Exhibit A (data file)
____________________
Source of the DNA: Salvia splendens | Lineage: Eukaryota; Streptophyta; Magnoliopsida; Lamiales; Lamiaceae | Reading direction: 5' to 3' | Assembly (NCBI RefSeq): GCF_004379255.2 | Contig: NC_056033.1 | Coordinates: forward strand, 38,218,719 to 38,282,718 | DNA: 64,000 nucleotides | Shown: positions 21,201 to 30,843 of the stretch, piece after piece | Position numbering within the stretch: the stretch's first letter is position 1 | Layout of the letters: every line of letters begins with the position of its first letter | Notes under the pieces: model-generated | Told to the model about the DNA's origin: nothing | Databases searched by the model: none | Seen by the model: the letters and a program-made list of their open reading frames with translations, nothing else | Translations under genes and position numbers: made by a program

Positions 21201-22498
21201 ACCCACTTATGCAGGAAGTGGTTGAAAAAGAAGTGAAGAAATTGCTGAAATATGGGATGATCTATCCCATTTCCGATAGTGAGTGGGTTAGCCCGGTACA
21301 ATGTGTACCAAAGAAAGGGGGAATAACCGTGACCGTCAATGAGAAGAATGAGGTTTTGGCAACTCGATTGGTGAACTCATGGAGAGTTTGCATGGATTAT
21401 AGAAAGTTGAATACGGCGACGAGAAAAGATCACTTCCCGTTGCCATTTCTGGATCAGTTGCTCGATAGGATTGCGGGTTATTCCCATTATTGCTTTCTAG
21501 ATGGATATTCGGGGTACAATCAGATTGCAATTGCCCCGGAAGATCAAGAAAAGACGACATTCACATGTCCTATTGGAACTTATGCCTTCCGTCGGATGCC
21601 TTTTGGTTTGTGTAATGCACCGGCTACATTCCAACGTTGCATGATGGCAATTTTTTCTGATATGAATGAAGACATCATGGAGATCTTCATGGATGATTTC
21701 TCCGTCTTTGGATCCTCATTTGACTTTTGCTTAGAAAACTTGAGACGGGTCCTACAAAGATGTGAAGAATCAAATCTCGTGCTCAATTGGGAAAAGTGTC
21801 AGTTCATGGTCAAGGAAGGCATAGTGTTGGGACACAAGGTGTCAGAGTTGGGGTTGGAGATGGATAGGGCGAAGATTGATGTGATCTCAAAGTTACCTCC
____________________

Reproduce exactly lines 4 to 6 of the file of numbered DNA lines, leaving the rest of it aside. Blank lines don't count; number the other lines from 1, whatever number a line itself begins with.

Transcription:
21301 ATGTGTACCAAAGAAAGGGGGAATAACCGTGACCGTCAATGAGAAGAATGAGGTTTTGGCAACTCGATTGGTGAACTCATGGAGAGTTTGCATGGATTAT
21401 AGAAAGTTGAATACGGCGACGAGAAAAGATCACTTCCCGTTGCCATTTCTGGATCAGTTGCTCGATAGGATTGCGGGTTATTCCCATTATTGCTTTCTAG
21501 ATGGATATTCGGGGTACAATCAGATTGCAATTGCCCCGGAAGATCAAGAAAAGACGACATTCACATGTCCTATTGGAACTTATGCCTTCCGTCGGATGCC